Manoa Neighborhood Guide: Best Things to Do

Located just a short 4-mile jaunt from Waikiki, you'll find centuries of history and culture tucked into the lush, verdant valley of Mānoa. In the Hawaiian language, the name Mānoa means "vast." And that's an apt term to describe the attractions, restaurants, and beautiful views you'll find just minutes from the bustling Waikiki strip.


How to Get to Manoa Valley

Whether you're driving a rental car, taking a taxi, or hopping onto a convenient Biki Bike in Waikiki, you can get to the Manoa neighborhood in under 25 minutes:

  • From the centrally located Waikiki Resort Hotel, follow Liliʻuokalani Ave to Ala Wai Boulevard. 
  • Turn left on Ala Wai Boulevard.
  • Turn right onto Kalākaua Avenue.
  • Turn right onto South King Street.
  • Turn left at the first cross street onto Punahou Street.
  • Continue onto Manoa Road.


What to Do in Manoa

It can be hard to choose from the many things to do in Manoa, so we've made it easy for you by arranging a quick day-trip itinerary. It's the perfect way to escape into the quieter parts of Honolulu and get a more up-close-and-personal glimpse of Oahu's vibrant culture. 


1. Grab Breakfast in Manoa

Start your day early with some ono ("delicious" in Hawaiian) grindz (local slang, or pidgin, for "food") at one of these popular breakfast joints:

  • Waioli Kitchen & Bake Shop (2950 Manoa Road): Originally built in 1922, this shop used to be the historic Wai‘oli Tea Room. It's been recently revamped and serves fluffy banana macadamia nut pancakes and reimagined local favorites, like a loco moco made with braised short ribs.
  • Le Crepe Cafe (2752 Woodlawn Drive): The French first arrived in Hawaii in 1849. Today, taste a bit of Paris in Manoa with breakfast crepes (a must-try is the Mango Passion made with fresh passion fruit puree and organic mangoes).
  • Morning Glass Coffee (2955 E Manoa Road): For something a bit lighter, get freshly roasted coffee from this no-fuss, cozy cafe.


2. Hike Mānoa Falls

You'll find this easy, 0.8-mile hiking trail at the very end of Manoa Road:

  • Cost: Free entrance, but parking costs $7/vehicle if you drive
  • What you'll experience: You'll explore the base of the Ko'olau Mountains, strolling through lush rainforests and zen bamboo forests before coming upon the impressive 150-foot-fall Manoa Falls. This hike should take you approximately two hours there and back.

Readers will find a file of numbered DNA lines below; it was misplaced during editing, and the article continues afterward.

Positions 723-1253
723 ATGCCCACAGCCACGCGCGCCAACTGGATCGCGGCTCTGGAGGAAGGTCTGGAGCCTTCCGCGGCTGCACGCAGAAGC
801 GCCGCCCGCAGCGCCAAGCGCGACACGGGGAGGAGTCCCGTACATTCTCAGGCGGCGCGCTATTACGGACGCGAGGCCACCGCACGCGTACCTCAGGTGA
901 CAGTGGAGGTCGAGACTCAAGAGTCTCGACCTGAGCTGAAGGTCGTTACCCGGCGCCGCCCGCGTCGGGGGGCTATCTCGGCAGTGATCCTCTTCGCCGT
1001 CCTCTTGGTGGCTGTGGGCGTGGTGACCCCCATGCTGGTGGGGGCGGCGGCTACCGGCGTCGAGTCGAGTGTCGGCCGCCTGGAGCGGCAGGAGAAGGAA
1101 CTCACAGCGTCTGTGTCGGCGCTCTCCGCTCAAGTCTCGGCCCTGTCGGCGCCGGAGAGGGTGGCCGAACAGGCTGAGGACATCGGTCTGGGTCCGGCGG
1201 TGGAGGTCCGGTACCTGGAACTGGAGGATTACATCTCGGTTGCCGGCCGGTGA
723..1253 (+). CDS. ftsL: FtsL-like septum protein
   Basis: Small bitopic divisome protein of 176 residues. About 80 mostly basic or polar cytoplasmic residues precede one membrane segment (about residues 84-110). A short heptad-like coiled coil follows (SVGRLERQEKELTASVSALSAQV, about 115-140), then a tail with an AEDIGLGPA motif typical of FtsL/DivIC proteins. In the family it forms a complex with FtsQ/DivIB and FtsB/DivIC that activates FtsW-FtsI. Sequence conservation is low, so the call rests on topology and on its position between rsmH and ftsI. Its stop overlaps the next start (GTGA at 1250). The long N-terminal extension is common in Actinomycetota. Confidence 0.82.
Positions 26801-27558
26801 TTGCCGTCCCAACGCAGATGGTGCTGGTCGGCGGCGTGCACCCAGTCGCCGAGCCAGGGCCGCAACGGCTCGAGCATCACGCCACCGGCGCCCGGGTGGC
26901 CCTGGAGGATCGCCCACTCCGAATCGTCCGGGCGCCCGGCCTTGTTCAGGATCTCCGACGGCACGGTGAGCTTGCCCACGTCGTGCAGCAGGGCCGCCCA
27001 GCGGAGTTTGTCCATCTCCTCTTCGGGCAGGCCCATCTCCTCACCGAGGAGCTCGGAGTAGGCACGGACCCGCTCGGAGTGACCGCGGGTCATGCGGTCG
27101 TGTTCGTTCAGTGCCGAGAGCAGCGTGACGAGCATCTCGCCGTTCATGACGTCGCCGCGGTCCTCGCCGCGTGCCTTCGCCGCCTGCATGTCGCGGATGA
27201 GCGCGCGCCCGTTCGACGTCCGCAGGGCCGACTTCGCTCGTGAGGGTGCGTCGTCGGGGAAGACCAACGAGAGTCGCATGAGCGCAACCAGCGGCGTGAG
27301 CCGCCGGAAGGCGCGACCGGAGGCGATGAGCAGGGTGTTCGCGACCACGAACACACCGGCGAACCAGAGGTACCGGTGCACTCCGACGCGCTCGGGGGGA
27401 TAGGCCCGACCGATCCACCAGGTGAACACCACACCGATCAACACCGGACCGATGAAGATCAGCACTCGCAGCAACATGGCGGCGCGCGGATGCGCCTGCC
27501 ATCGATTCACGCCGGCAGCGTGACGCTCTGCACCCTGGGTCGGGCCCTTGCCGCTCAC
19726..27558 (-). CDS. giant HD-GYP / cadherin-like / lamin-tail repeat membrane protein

• Important notes: Bring water, but don't bring a swimsuit—the waterfall isn't safe for swimming. And while the waterfall itself makes for a stunning photo, don't miss a "secret" photo stop. Halfway to the waterfall, you'll find a "throne" fashioned out of woven tree branches and a tree stump.


3. Enjoy Manapua for Lunch

After your leisurely hike, refuel with manapua. While they might look like char siu bao (Cantonese barbecue-meat-filled buns), manapua are unique to Hawaii and were first served up by Chinese food wagons in the 1800s. Island Manapua Factory has been serving up these savory delights since the '80s:

  • Location: 2752 Woodlawn Drive
  • Must-try menu items: The lap cheong manapua and char siu manapua are popular with kamaʻāina (Hawaii residents).
  • The full menu: Besides baked and steamed buns, you can also choose from delicacies like dim sum, jook (savory porridge), bento boxes, and more.


4. Explore Local Culture in the Manoa Neighborhood

The Manoa valley is steeped in Hawaiian culture and history. Finish your idyllic day with one or more of these cultural attractions:

  • Manoa Heritage Center (2859 Manoa Road): This sacred site is home to the last heiau (Native Hawaiian temple) out of what used to be 12 temples in the valley (the rest were destroyed when the area was developed). You'll also get a chance to stroll through a garden of endangered native plants and explore a historic house.
  • Harold L. Lyon Arboretum (3860 Manoa Road): Founded in the early 1900s, you can hike through 10 valleys in the gardens' 200 acres. It even has its own waterfall, known as Aihualama Falls.
  • Manoa Chinese Cemetery (225 Pakanu Street): It's one of the oldest Chinese cemeteries in the country, and the only place in the state that is both a classical Chinese cemetery and a traditional cultural property that honors the "Three Presentations Ceremony" each April. Look for the Tomb of the Unknown Chinese Soldiers, heralding from World War II, as well as the breathtaking Grand Ancestor's Tomb.

When you stay at the conveniently located Waikiki Resort Hotel, you save big on accommodations while being just steps from some of Oahu's biggest attractions, including all the things to do in Manoa Valley. Book your stay at the Waikiki Resort Hotel online or call us at 1-800-367-5116 to see why our location, friendly staff, convenience, and amenities give us top ratings among our guests.